“Detectives are like wine like wine, rum, tequila or beer, children of their own land and climate, and anyone who forgot this would inevitably fail.”  Cayetano reminds himself of this as he sets off from Chile – grounding himself, so to speak. But many surprises and unexpected occurrences await him. He often finds himself far outside his comfort zone – and never more so than in Santiago at the time of Allende’s fall – a city echoing with gunfire, where the sun glints off soldiers’ helmets, as the military coup gathers pace.

At the core of the novel is the restless and regretful figure of the poet, sitting in his house floating high over the Pacific Ocean, fretting over his past and impatiently waiting for Cayetano to report back to him. During the author’s childhood, the poet was actually his neighbor in real life; while writing the book, he sat in Neruda’s living room, so evocatively described in the novel. The writer has, I believe, succeeded quite well in bringing the Nobel Laureate to life – not as a diplomat, a political figure or a poet, but simply as a human being.

“There are times when I simply tire of being human,” Neruda observes irritably. But I found enormous humanity in this novel. I understand there is a series, and look forward to meeting Cayetano Brulé again in the near future. I could really get to like him.

La Sebastiana, Pablo Neruda's former home in Valparaiso, is now a museum. (Photo: Santiago Llanquin / AP)
La Sebastiana, Pablo Neruda’s former home in Valparaiso, is now a museum. (Photo: Santiago Llanquin / AP)
Chilean novelist Roberto Ampuero. (Photo: Daniel Mordzinski)
Chilean novelist Roberto Ampuero. (Photo: Daniel Mordzinski)

Roberto Ampuero has published twelve novels in Spanish. “The Neruda Case” (2008) is his first novel published in English. It is translated by Uruguayan-born Carolina De Robertis, herself the author of two novels, including the best-selling “The Invisible Mountain.” Ampuero was born into a middle-class family in Valparaíso, Chile in 1953; he attended a German school there, and then studied Social Anthropology and Latin American Literature at the University of Chile in Santiago. He became a member of the Chilean Communist Youth and received a journalism scholarship to study in East Germany in 1973. He met his first wife there and they moved to Cuba, where Ampuero lived until 1979; he left disillusioned with what he saw as a dictatorship in Cuba and returned to East Germany, where he studied Marxism and enrolled in Humboldt University to do postgraduate studies. He moved to West Germany in 1983, where he published his first two novels in German, and married the Guatemalan Ambassador to Germany. Returning to Chile in 1993, he published his first novel in Spanish, introducing private detective Cayetano Brulé, for which he received the Book Magazine Award of El Mercurio. During a three-year sojourn in Sweden he wrote two more novels, including a harsh criticism of the Cuban regime, “Nuestros Años Verde Olivo” (Our Green Olive Years) He is a graduate of the prestigious International Writers’ Workshop at the University of Iowa, where he currently teaches literature and creative writing. He also serves currently as Chile’s Ambassador to Mexico, sharing his time between Iowa City and Mexico City.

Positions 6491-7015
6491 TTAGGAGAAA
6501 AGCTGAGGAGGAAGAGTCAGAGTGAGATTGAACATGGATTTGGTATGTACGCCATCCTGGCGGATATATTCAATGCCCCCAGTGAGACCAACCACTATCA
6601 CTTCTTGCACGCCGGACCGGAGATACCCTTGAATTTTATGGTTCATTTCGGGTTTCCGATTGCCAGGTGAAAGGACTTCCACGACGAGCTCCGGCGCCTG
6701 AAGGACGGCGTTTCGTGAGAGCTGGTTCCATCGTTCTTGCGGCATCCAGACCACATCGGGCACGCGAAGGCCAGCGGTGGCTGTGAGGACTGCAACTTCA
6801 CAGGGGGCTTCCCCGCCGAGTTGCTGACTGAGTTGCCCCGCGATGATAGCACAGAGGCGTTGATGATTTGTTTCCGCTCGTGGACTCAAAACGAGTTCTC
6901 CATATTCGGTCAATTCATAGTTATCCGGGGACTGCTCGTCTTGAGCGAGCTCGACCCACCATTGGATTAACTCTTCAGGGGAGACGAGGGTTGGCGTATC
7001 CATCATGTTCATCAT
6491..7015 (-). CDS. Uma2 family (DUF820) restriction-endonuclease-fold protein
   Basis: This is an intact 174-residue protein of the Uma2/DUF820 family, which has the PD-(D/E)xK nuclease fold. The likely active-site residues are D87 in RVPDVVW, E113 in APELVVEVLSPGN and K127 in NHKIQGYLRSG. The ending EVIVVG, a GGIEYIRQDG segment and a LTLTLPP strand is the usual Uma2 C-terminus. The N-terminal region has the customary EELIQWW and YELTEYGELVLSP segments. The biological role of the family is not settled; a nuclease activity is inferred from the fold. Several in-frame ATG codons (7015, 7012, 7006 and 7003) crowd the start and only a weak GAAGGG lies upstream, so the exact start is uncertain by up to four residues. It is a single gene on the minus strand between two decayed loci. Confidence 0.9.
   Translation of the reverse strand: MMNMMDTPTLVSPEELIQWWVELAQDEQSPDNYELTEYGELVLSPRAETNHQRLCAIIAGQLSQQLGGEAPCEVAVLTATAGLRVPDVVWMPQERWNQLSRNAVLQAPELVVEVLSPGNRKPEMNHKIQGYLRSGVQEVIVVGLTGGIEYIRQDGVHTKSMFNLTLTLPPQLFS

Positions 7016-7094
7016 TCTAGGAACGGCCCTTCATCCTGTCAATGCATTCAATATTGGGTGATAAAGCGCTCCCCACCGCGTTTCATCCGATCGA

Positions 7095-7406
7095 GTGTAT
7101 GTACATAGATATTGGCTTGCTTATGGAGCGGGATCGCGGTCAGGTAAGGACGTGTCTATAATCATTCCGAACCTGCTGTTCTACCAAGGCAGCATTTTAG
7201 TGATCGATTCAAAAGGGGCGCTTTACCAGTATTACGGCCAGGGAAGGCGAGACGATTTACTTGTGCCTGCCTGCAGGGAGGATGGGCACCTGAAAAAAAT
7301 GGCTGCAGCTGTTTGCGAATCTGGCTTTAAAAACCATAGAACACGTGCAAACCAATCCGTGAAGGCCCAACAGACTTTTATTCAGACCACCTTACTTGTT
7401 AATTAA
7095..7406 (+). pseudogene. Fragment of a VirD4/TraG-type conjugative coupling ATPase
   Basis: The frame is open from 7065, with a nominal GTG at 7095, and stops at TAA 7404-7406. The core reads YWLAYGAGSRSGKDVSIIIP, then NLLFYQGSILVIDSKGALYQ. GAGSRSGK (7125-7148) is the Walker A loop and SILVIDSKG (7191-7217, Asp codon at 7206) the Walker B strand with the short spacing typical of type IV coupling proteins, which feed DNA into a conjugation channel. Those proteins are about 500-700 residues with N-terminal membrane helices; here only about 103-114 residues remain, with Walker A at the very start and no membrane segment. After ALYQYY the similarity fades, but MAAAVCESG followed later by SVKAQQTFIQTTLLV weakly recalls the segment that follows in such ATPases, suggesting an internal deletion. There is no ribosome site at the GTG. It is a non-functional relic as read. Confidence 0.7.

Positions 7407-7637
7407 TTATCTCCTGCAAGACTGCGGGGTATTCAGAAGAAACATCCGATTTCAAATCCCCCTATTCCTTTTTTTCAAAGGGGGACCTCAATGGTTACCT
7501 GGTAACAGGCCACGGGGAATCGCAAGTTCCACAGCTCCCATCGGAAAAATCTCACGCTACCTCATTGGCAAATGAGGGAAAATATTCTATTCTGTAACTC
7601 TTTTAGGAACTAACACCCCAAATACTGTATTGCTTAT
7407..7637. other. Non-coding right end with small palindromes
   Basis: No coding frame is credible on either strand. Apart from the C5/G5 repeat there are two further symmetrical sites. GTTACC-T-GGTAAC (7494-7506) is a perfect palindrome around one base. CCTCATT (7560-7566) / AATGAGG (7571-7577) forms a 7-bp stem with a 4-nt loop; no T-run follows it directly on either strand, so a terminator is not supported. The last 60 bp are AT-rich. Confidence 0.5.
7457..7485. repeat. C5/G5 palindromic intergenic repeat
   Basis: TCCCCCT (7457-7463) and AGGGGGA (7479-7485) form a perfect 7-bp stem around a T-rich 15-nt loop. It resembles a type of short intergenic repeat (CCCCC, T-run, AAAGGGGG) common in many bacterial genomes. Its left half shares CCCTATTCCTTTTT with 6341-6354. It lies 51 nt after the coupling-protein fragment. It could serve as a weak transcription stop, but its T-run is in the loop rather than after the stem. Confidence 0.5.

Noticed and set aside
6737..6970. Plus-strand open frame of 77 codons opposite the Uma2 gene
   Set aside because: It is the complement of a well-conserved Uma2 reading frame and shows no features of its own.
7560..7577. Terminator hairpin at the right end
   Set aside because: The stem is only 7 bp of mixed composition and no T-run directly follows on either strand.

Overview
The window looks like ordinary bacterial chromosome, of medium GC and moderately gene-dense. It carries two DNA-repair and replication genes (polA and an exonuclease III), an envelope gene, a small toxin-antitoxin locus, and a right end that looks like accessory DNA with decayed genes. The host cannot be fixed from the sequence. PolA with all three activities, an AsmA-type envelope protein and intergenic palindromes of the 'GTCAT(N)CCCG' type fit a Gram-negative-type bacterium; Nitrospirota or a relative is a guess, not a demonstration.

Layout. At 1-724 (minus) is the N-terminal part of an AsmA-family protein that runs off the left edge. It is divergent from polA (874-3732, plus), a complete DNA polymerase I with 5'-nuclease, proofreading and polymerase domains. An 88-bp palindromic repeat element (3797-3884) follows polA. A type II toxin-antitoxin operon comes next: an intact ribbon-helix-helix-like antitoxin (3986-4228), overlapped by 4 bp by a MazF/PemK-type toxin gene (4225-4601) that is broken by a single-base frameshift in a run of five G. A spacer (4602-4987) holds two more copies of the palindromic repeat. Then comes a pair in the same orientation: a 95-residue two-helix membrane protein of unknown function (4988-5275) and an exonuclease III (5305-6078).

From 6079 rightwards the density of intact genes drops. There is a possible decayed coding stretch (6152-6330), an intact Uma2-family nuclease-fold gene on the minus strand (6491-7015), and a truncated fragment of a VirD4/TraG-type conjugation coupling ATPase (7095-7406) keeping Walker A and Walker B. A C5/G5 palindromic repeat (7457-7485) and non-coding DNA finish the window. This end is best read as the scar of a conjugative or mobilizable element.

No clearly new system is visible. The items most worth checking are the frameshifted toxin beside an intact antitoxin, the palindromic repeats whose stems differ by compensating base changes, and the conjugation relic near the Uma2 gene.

Related articles:

http://www.nytimes.com/2013/04/10/opinion/disturbing-pablo-nerudas-rest.html?_r=0 Disturbing Pablo Neruda’s rest: New York Times

http://blogs.nature.com/news/2013/05/tests-cofirm-pablo-neruda-had-terminal-cancer.html Tests confirm Pablo Neruda had terminal cancer: nature.com

http://www.nobelprize.org/nobel_prizes/literature/laureates/1971/neruda-bio.html Pablo Neruda biography: NobelPrize.org

http://www.marxists.org/archive/allende/1973/september/11.htm Salvador Allende: Last words to the nation: marxists.org

http://www.guardian.co.uk/world/2011/jul/20/salvador-allende-committed-suicide-autopsy Salvador Allende committed suicide, autopsy confirms: Guardian UK

Longing with Pablo Neruda (petchary.wordpress.com)

3 Comments

  1. After reading your description of the book I am immediately checking out whether or not my local library has it! If not I’ll get it from Powell books for sure – thanks so much for the recommendation…one of my best memories from a visit to Chile a few years back is the visit to Pablo Neruda’s beach house on the Isla Negra- amazing!